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.' i Notes of the Week.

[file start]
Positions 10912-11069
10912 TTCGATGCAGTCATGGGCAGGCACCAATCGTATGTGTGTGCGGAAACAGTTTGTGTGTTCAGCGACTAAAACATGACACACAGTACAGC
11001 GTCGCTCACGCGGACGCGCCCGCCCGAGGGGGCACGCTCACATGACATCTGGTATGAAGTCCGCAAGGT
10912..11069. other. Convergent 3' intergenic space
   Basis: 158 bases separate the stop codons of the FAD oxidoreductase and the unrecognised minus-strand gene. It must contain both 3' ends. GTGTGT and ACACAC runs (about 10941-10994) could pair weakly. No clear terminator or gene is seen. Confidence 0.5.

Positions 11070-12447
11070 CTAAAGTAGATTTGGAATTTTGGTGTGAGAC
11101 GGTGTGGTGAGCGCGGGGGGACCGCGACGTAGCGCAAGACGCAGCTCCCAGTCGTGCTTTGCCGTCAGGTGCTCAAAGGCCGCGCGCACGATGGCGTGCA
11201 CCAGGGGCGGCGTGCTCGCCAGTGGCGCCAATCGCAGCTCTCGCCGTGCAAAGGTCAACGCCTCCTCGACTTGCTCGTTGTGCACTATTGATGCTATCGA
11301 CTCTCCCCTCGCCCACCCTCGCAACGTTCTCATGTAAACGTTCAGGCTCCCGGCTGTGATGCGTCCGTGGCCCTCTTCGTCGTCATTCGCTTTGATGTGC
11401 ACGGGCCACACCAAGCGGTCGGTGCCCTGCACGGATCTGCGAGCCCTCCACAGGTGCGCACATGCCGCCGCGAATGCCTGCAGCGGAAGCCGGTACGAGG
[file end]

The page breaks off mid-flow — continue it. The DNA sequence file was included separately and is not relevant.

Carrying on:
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Notes of the Week. The Royal Visit to South W ales.- Wales was graced last week with Royal visitors in the persons of Princess Christian and her daughter, Princess Victoria of Schleswig-Holstein. Their Royal Highnesses went to a part of the Princi- pality that is far out of the ordinary walks of distinguished personages, but their welcome from the humble and unsophisticated folk who "dwell on the moorland, between the watersheds of the Towy and the Teify, was quite as honest and hearty as any welcome they might have received in districts that are more familiar with Royalty. On the hilltops between those two famous rivers, already mentioned, a new sana- torium for consumptive patients is being built, and Princess Christian went down, or really up, there to lay.the commemoration stone. Unfor- tunately the weather was everything but royal °n that day. Rain fell at Alltymynydd all day. hope it was a sign, not that loyalty is to be hashed out of Wales, but that all the elements are in league with the Sanatorium Committee to WIpe out dread consumption from the land. And whilst the members of the Royal Family interest themselves in such beneficial move- ments there is no danger of the spirit of loyalty dying out among the people. Welsh Language Society.—The Welsh Language Society was formed some years ago o do some spade work, and it has been more 'aithful to its trust than almost any other society ye know of. Whoever desires the death of "yr en iaith," and that only one language should in use in the British Isles will have to reckon this Society. And a body guided by an executive Council consisting of such men as *r Isambard Owen, Sir Marchant' Williams, Principals, Registrars, and several Pro^ ssors of the three University Colleges, the _je^ Inspector of the Intermediate Schools, d many 0f the leading Welsh schoolmasters, evjdently not a body to be trifled with. At its annual meeting, held at Bangor last week, the Society considered a scheme prepared for compulsory teaching of Welsh in the Elementary Schools. As to the general and essential principles of that scheme there was complete unanimity, though some differences of opinion concerning details were expressed. Two special committees of experts were appointed to take the scheme, together with another scheme formulated and adopted by the Carnarvonshire County Council, into consideration-one com- mittee to deal with the problem of bilingual and English-speaking districts, the other to deal with it in monoglot Welsh districts. We hope the day is not far distant when the teaching of the language of the soil will be as compulsory in all the schools in Wales as the teaching of English. The Latest Carnegie Project.—Mr. Carnegie is nothing if he is not up to date. Like the quality of mercy he is doubly blessed-he has ideas and he has the means to give them effect. And his ideas are as large as his means is. He never attempts anything on a small scale, a project must be one that can be coupled with millions before he will take it up. He seems unable to think except in seven figures. The majority of us seem to lose all power of thought when it becomes necessary to employ more than one. Mr. Carnegie's latest benefaction is a gift of two millions to provide pensions for aged University Professors in the United States, Canada, and Newfoundland, so that they may be able to retire and give place to younger and more energetic men. This is a scheme that ought to commend itself to all, except venerable pro- fessors themselves perhaps. Somehow or other, no man, whatever weight of years he carries, does not enjoy being put on the shelf, be that shelf ever so comfortable. But everybody else will welcome the project. It is a crying shame that so many men are allowed to fill the most important chairs in our educational institutious long after they have run to seed. "Very often," as the Standard well put it, "the least com- petent teaching is given by the men who are best paid." We admit that it would be cruel to turn adrift an old servant who has spent himself in the service of others without making adequate provision for his comfort, but the great mil- lionare's offer seems to be sufficient to meet the difficulty. Easter in Russia.—In Russia Easter is observed a week later than in most European countries. Many predictions were made that the festival would be accompanied by very serious disturbances; but, happily, those pre- dictions were not fulfilled except in few districts. St. Petersburg, though its streets were crowded, kept perfectly quiet; but in Warsaw the troops came into collision with some strikers, and some lives were lost. The authorities seem to be much relieved by the fact that no revolution occurred. That in itself is sufficient to show how unsatisfactory the state of things is. The Czar took advantage of the festival to issue, as a thank-offering for the birth of his heir, a decree remitting loans made to peasants in bad harvest years to the amount of nearly eight millions sterling. He has also issued another Ukase of much more importance on Liberty of Con- science. It provides that any Russian upon attaining his majority may join any Christian faith he chooses. It also extends important concessions to the hitherto persecuted Non- conformist. The obligatory closing of Roman Catholic monasteries in Poland is abolished, and Buddhists are not to be henceforward officially denounced as Pagans. This appears to be a really liberal document, the most epoch- making since the issuing of the decree liberating the serfs. But everything depends upon how it is carried out. The "Yellow Serfs" in South Africa.—The latest Blue Book published by the Colonial Office is not pleasant reading. It must cause serious misgivings to those who are in doubt as to the wisdom of the policy of importing alien Eastern labour into the Transvaal. Though the official comments endeavour to show that the experiment, as it is called, has turned out satis- factory, the tables given of cases of refusal to work, revolt, fines, and imprisonments tell a different tale. In no sense of the word can the imported Chinese be called free agents. Documents forwarded by Sir A. Lawley show clearly that they did not understand what they were doing when they signed the contracts, and as a consequence "riots and "desertions are the order of the day in all the mining districts. Refusal to work is a daily occurrence, and is punished by fines of "^3 or ^5 a month or one or two months hard labour." Those con- sidered to be the worst offenders are flogged in addition. These cases number many hundreds every month. When it is remembered that one reason given why we went to war was in order that white men had a better chance of being employed on the Rand, the following words from the pen of Lord Milner sound somewhat ironical:—"The ratio of one white to 8'5 coloured workmen, which existed on the mines prior to the war, is now being gradually attained to, and it is probable that it will be eventually exceeded. Coloured labour on the Witwaters- rand has not at any time been plentiful, and it cannot be said that in the year 1899 the labour conditions were by any means ideal. If a sufficiency of skilled white labour and of cheap unskilled labour on these fields were at any t,ime obtained, the proportion of white to coloured labour on the mines would be materially altered, and it is probable that this proportion would be a ratio of 1 to 14." The whole story, read in the light of this Blue Book, is a very sordid one, and reflects no credit upon Great Britain's administration of its recently-acquired colony.